It’s the Little Things

Last December right before winter break, a couple of the 3rd-year girls at the junior high school I work at started writing little notes to me, which they would pass to me discretely after class and in the hallway. These notes soon evolved into short letters, and I was delighted to see the girls develop an interest in using English outside of their class assignments. It was a nice change of pace, considering I got to play the role of “big sister” and “friend” instead of my usual “teacher looking over my shoulder making me nervous as I struggle to make progress with this stupid grammar pattern” role. We exchanged letters about movies, Xmas traditions, favorite foods, plans for the holidays, etc. It was a breath of fresh air to say the least!

One day, a girl named Makoto noticed me passing a folded-up letter on brightly-colored construction paper to her classmate (I guess I’m not that good at being discreet, haha). Wide-eyed and looking a tad jealous, she demanded to know why her friend got special treatment. “She was the one who started writing to me. That was just my response. You should write to me too if you want a letter!” I said in defense. Okay, well Makoto’s English abilities aren’t that great, so it was actually more along the lines of me saying, “First she wrote,” while pointing at her friend and doing the writing gesture (life is a constant game of charades here), then pointing to myself, followed by “Write to me too, ok?” Haha. Anyway, Makoto got the point and nodded enthusiastically while giving me her signature cheery grin.

Makoto has the happiest smile I have ever seen on any human being in my entire life. When she grins her whole face lights up, and her eyes become upside down half moons, exactly the way a “smiley face” looks. I swear the smiley face was based on her (and not that grubby old towel that Forrest Gump used to wipe his face while he was running across the country)! This girl is a total sweetheart. Bumping into her in the hallway makes my days so much better…she practically radiates sunshine and gumdrops. I wish I could keep her in my pocket! I never really expected her to write to me, because judging from the way she struggles in class with writing assignments, I figured it might be difficult enough to take all the fun out being “secret” pen-pals.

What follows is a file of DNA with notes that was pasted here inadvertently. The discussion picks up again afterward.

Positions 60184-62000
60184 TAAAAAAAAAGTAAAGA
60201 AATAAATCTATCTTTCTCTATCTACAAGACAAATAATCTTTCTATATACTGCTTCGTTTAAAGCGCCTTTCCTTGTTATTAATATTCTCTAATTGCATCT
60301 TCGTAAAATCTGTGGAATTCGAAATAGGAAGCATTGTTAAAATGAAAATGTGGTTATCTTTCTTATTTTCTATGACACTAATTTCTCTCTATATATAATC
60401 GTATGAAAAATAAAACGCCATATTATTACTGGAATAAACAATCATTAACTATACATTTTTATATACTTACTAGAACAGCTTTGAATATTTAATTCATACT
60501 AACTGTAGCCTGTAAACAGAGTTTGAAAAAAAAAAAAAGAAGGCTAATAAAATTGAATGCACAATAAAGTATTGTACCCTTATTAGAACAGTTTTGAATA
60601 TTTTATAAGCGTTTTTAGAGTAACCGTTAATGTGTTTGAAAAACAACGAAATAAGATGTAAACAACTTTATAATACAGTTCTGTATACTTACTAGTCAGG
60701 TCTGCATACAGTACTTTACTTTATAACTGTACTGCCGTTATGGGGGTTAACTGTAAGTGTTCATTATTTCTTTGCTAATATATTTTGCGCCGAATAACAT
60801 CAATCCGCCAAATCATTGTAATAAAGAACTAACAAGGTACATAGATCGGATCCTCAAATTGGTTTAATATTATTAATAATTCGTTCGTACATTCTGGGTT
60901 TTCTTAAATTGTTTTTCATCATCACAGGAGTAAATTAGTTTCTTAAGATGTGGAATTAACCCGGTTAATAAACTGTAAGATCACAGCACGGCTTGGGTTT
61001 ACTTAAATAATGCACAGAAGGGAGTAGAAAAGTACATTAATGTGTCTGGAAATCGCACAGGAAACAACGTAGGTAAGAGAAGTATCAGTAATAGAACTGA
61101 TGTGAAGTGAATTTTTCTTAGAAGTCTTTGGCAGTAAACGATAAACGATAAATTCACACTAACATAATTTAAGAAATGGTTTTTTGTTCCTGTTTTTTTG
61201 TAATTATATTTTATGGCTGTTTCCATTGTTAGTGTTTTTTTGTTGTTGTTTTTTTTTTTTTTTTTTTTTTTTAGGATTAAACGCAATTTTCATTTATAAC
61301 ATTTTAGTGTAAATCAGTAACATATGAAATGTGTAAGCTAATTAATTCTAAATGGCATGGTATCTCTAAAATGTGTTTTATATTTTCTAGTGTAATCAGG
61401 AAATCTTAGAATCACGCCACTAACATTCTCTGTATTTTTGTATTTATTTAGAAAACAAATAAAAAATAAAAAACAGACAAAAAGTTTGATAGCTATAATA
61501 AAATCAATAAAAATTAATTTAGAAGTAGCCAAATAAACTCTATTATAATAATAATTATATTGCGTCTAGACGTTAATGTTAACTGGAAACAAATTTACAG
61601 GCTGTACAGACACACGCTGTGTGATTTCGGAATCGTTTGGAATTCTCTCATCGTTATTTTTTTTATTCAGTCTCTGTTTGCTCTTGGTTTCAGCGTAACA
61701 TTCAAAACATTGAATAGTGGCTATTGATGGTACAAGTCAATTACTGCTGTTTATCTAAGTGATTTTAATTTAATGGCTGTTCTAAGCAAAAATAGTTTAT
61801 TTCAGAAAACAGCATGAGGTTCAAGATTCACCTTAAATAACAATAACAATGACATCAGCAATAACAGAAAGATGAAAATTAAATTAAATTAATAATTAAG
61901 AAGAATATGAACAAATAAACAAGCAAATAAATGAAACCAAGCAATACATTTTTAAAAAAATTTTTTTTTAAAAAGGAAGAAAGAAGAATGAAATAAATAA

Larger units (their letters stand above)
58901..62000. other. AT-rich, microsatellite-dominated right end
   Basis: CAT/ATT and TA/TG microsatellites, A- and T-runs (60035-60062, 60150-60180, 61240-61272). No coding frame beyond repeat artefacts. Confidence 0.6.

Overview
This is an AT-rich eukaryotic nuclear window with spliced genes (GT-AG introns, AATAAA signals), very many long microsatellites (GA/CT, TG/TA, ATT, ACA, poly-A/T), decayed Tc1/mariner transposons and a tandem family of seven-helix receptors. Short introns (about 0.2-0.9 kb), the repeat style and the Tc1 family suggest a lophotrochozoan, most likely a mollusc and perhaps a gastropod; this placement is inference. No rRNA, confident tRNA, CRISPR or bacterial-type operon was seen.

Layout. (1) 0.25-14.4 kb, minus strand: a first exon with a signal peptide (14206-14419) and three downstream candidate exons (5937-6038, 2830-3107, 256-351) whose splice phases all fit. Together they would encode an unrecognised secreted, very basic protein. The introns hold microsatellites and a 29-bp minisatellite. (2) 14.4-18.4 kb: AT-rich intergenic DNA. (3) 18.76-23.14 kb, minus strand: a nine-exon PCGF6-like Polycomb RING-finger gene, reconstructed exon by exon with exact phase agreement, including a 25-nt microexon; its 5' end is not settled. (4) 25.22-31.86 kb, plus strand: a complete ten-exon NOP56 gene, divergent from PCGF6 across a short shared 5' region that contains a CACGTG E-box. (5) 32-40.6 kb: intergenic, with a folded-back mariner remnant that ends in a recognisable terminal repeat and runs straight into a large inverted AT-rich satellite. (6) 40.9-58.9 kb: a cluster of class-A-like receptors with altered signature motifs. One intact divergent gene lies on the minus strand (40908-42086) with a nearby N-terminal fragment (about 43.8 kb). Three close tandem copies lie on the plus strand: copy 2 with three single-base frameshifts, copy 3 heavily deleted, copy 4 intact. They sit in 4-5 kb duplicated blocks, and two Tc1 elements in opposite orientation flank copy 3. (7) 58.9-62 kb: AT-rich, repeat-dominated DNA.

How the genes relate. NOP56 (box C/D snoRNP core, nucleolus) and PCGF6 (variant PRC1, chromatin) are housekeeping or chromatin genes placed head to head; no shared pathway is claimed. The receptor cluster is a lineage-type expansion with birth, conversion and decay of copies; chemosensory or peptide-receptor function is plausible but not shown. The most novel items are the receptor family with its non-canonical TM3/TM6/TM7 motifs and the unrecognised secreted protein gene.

Winter vacation came and went, and I was back in school in early January for the opening ceremony of the new semester and student council inductions. It was the dead of winter and freezing cold, yet the entire junior high school had to sit on the icy floor of the non-heated gymnasium for more than an hour. I couldn’t feel my fingers and I was incredibly unhappy about it. My discomfort was exacerbated by the fact that I had just recently returned from a two-week stint in Indonesia, where I had basked in lovely equatorial climate. Oh, the torture!

I was shuffling towards the exit after the ceremony–scowling with my hands shoved into my armpits–when Makoto spotted me. I wiped any remnants of the scowl off my face as she approached me, and I gave her a friendly smile wondering what the occasion was. Much to my surprise, she handed me a folded-up note. Then she gave me her signature grin and then scurried away to join her classmates who were filing out of the gym. I carefully unfolded the intricately folded piece of paper and was astonished to find a letter. A full-blown, lovely looking letter. “She must have worked on this the entire break!” I thought.

But what surprised me even more was the content of the letter. There was nothing about boy bands or favorite kinds of cake–it was just about me and her. And not only that, but the grammar was SO much better than anything I have EVER seen her write in class! I almost teared up:

Dear Mutia,

Hello Muthia :) Muthia, I write to you for the first time. Now I feel a little nervous. It is my first experience to write a letter in English. It’s very difficult for me to do it. But I am excited because this experience is very precious.

You always greet me with a smile when I meet you at school. I feel very glad such a time. But I must finish this school soon. I feel sad to think of it.

You have taught me many things. The most impressive thing in that you gave us pretty seals*. To present opinions became great pleasure for me. Please teach me English until I finish my school.

I love you with a pretty smile.

From,
Makoto

(*She means stickers. This is how I bribe my students to volunteer and speak out in class.)

I couldn’t believe how well she had written her letter. She had poured her time and her heart into it. But most of all, I couldn’t believe that what she does for me every day, a.k.a. brighten up my day with her pretty smile, is the same thing I do for her.

I know I’m not here in Japan to be some kind of superwoman and miraculously turn every single child in this small seaside town into fluent English speakers with remarkable interest in cultures other than their own. And I don’t aim to accomplish that by any means (that would be a lost cause). But I do hope that I’m making some sort of difference by being here. Something. Anything.

It’s really nice to know that even the littlest things, like giving a student a cheery grin in the morning, does more than I ever thought possible. And that’s more than enough to keep me going.

-Mutia Adisoma

Makoto and Friend Cutiepie Makoto (L) and her friend at my town’s summer festival.

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